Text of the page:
Officer Defends Handling of Aliens : Trial: Lloyd J. Hoff Jr. testifies that it would have been unproductive to arrest the men he and a partner are accused of kidnaping and robbing.


Speaking for the first time in his own defense, one of two San Diego police officers being tried on charges of kidnaping and robbing illegal aliens testified Thursday that he and his partner had actually planned to arrest two undocumented workers they picked up in the downtown but later decided against taking them to jail.

Lloyd J. Hoff Jr. said he and Officer Richard P. Schaaf drove around to two sites with the illegal aliens locked inside the back of their patrol car, eventually deciding to drop them off at an area frequented by transients rather than taking them to jail.

Asked why he did not process the arrest of the illegal aliens, Hoff said: “You could call it a lack of interest.”

The two officers, who are on voluntary leave from the department, are on trial in San Diego Superior Court on felony charges of kidnaping three illegal aliens and robbing two of them in separate incidents last August. If convicted, they could be sentenced to life in prison.


They insist that they did not violate the illegal aliens’ constitutional rights by detaining them and moving them out of the downtown without first placing them under arrest. A host of officers testified this week that the roundup practice, characterized in court as “Greyhound therapy,” is commonly used by the Police Department to rid the downtown streets of undesirable transients.

All testimony ended in the trial on Thursday, with Schaaf never taking the stand to tell his side of the events that led to their arrests. However, Hoff gave the jury a detailed version of what he claims happened with the illegal aliens.

He said he and Schaaf were approaching the 5th Avenue and C Street trolley stop when he noticed two men hiding behind a doorway. Believing they were preparing to rob waiting passengers, the officers stopped their car and Hoff beckoned to the men.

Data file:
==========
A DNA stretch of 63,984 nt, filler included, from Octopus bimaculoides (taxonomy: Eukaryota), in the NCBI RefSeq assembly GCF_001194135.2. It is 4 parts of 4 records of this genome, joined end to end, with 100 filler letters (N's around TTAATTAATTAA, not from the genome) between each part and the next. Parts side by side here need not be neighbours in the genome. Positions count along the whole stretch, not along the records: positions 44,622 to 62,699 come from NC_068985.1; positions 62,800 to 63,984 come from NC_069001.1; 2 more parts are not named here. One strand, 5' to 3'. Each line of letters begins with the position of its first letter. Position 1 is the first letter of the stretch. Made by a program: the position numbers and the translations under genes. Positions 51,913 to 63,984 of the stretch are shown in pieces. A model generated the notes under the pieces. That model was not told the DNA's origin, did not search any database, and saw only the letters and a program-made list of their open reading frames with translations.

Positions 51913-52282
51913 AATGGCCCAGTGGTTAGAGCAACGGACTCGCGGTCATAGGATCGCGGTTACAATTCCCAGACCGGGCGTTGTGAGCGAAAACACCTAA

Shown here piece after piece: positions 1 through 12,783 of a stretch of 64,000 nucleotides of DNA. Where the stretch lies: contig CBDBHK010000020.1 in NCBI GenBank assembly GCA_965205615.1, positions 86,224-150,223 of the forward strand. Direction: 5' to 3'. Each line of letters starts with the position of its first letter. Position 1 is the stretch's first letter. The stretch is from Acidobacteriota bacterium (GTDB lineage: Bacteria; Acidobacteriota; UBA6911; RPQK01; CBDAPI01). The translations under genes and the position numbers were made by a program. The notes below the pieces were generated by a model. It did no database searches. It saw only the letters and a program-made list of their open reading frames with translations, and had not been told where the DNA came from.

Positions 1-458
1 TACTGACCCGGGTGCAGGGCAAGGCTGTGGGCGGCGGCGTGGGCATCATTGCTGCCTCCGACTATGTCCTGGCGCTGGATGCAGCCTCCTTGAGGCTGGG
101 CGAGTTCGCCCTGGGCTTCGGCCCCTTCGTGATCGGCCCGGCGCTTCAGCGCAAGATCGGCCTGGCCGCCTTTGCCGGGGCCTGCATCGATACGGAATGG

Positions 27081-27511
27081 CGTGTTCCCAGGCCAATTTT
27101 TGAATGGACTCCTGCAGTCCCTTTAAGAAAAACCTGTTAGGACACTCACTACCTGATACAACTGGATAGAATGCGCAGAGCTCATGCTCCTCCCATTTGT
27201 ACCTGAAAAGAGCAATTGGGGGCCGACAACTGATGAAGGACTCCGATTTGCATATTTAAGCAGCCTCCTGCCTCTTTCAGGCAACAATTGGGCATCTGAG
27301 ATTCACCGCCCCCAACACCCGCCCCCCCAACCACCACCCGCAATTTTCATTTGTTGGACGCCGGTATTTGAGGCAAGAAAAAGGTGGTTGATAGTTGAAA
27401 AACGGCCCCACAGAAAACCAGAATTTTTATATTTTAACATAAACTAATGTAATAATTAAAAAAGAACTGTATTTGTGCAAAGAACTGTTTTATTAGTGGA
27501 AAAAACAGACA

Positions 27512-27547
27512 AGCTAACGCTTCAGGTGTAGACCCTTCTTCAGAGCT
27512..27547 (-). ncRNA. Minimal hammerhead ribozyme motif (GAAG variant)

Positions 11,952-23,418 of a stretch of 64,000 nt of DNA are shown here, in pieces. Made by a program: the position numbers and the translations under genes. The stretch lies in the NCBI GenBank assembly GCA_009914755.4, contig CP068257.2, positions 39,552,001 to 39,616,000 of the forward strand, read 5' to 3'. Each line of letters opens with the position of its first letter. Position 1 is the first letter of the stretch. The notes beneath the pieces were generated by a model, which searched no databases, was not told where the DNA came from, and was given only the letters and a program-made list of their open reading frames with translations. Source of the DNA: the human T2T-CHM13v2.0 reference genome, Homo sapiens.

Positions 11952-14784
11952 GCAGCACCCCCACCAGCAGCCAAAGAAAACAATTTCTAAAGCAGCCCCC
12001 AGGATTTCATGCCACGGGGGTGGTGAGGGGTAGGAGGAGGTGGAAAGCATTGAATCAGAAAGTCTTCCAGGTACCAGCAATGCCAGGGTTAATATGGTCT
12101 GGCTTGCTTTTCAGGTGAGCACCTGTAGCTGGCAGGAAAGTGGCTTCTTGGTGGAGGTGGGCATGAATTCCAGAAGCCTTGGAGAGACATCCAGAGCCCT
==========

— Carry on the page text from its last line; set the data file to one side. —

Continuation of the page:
He said he frisked one of them and found spark plug parts, which he said are commonly used to break car windows.

But, before he could question the men, a trolley approached, and Hoff and Schaaf had to move their patrol car. As the officers did so, he said, the illegal aliens “crawled into the car.”

With the undocumented workers in the back seat, the officers were then dispatched to meet other officers at a parking lot near 5th Avenue and G Street. From there, Hoff said, they were sent to a traffic accident at 11th Avenue and Market Street, where Hoff helped direct traffic.

The two men were kept inside, and, after leaving the traffic scene, Hoff said he decided to drop them off in an isolated area, rather than booking them into jail. He said he made that decision because it was unlikely the jail would keep them just for carrying what appeared to be burglary tools.

“I decided that would not be very productive,” Hoff said.

Under cross-examination by Deputy Dist. Atty. Craig Rooten, Hoff acknowledged that the door handles in the back of the patrol car did not work, that there were no window handles, and that, basically, the two men were locked inside the car. He also said that, had the men gotten out and run away, he would have chased them.

But he denied robbing them, just as he denied ever having any contact with the third illegal alien on the second alleged incident.

In that case, Hoff said, he and Schaaf were transporting a mentally disturbed man to the county mental health facility at the time the alleged victim testified that he was kidnaped and robbed by the officers.